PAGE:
WHITTIER — Does a glimpse of ankle set your heart all aflutter?
While not exactly titillating today — for most of us, anyway — it was, in the latter half of the 19th century, considered rather risqué, so much so that the image of a woman lifting her heavy skirts to step across a stream or puddle was a staple of erotic imagery. At a time when fashionable women were covered nearly head-to-toe in long sleeves and floor-length skirts, spotting a dainty ankle was like tasting forbidden fruit.
Hemlines would rise again for the more athletic women of the 20th century, true to the what-goes-around-comes-around whims of fashion. In a new Hennepin History Museum exhibition, clothing trends seem to spiral up out of history, reappearing in new forms as they chase — and are pursued by — sexual desire.
Yes, even the Victorians had it.
“The Changing Erotic Zones” charts 150 years of fashion through the work of Kingfield photographer Timothy G. Piotrowski in collaboration with Colleen Gau, an expert in historical fashion who lives in Rochester. The exhibition, funded through a $10,000 Minnesota State Arts Board grant with support from the 2008 Legacy Amendment, starts with a loose-fitting, diaphanous gown of circa 1800 and follows women’s fashion through to a calf-length skirt and jacket, worn with white gloves and a jaunty hat in the style of 1945.
It’s Piotrowski’s second exhibition at the museum; in 2007, curator Jack Kabrud allowed the photographer access to the museum’s extensive vintage clothing collection, and the resulting exhibition breathed new life into the garments, some over a century old.
Kabrud will once again pull some of those old clothes out of mothballs to show alongside Piotrowski’s luminous, sepia-kissed silver prints. But the models this time are dressed in a mix of theatrical costumes and pieces handmade for the show by Rochester designer Marann Faget.
In the time period covered by the exhibition, style trends often originated in France and were copied first by the British before washing ashore in the United States. It was very unlike today, when couture designers take their cues from street fashion.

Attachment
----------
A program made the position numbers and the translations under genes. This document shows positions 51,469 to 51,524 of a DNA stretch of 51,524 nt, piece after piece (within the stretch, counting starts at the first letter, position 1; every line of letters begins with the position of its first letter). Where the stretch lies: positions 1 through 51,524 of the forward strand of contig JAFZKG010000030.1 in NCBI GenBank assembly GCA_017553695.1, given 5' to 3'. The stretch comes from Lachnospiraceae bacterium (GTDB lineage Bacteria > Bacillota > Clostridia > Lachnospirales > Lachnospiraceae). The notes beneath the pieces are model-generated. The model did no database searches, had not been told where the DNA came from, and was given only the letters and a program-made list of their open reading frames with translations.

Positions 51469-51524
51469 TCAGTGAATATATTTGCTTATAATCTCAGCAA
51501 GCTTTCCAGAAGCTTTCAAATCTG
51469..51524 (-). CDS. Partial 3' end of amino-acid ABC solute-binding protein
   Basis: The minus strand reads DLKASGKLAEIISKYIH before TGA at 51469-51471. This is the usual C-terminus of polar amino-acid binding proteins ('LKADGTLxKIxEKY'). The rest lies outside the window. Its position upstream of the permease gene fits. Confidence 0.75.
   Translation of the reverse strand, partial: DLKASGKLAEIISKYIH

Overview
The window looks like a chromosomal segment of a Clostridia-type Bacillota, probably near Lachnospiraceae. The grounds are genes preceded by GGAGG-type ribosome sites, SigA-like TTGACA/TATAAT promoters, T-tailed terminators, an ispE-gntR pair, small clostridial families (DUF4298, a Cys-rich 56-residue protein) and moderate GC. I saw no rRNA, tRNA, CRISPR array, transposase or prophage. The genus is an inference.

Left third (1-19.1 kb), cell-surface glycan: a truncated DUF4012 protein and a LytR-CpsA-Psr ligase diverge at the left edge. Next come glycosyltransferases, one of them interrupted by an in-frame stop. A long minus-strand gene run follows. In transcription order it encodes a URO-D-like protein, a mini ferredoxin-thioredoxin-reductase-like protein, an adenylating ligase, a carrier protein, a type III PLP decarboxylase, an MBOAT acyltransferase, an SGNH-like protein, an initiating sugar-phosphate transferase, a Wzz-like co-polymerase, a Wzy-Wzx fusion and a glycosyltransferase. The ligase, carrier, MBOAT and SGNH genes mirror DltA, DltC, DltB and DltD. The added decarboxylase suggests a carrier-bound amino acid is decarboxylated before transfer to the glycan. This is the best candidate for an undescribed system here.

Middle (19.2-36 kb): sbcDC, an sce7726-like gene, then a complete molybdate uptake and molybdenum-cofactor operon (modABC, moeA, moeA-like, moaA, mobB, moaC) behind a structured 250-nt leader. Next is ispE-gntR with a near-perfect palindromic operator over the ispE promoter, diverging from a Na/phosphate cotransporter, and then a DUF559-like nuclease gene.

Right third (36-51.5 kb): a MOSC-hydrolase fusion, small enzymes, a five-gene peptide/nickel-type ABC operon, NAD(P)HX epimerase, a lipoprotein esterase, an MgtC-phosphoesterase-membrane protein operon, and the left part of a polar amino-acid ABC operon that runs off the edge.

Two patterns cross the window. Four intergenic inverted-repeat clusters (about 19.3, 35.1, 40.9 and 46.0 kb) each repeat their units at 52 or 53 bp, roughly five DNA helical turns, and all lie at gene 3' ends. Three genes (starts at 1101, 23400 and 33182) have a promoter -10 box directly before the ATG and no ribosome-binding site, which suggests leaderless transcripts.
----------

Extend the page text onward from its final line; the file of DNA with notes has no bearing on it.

Piotrowski shot the photos in three sessions, beginning in May 2011 and continuing in October of that year. The final photos were shot in May in a makeshift studio in the attic above his apartment, while negatives hung to dry in the kitchen below.
To the work, Piotrowski brings a rigorous aesthetic inspired by the photography of Hilla Becher and her late husband Bernd, influential German artists known for their documentation of architecture and industry. The Bechers would photograph many variations on one type of structure — water towers, for instance, or the look-alike framework houses found in one particular region of Germany — laboring to reproduce the same angle, framing and diffuse, even lighting for each shot.
Piotrowski’s photographs are not nearly as sober. This is fashion, after all, not industrial design. Besides, the models’ personalities are irrepressible, and Piotrowski is as beguiled by them as we are.
What the Becherian presentation does, though, is make it possible to imagine one year’s fashion morphing into the next, to see the slim Empire silhouette inflate into a Victorian hourglass and then suddenly, as if punctured with a needle, regain its form-fitting sleekness in the 20th century. The thin waistline of the early 1800s, formed by cinching the fabric of loose-fitting gowns just below the bodice, eventually falls to its modern position just above the hips, but only after being encased in armor-like corsets for much of the rest of that century.
Gau’s illuminating comments highlight just how those tight-fitting corsets made a fetish of thin midsections, while at the same time emphasizing the curves of the hips and bust. In its late 19th-century incarnation, the corset forced women into a bust-forward S-curve, like puffed-up pigeons.
The popularity of such undergarments briefly ebbed around 1800, when the fashionable post-Enlightenment women imitated the toga-wearing ancient Greeks. But then skirts swelled atop layers of petticoats and, later, stiffer horsehair crinolines. The odd, 20-year reign of the bustle, beginning around 1870, moved the skirt support entirely to the rear.
The women of that era can seem like birds wearing their own cages, and one exhales in sympathy with the models representing the 20th century.
In the end, it’s not just a history of fashion and desire, but also of women’s shifting roles in society. Outside of historical re-enactors, no one wears a crinoline to work.
“The Changing Erotic Zones” runs all summer long at Hennepin History Museum, 2303 3rd Ave. S. 870-1329. hennepinhistory.org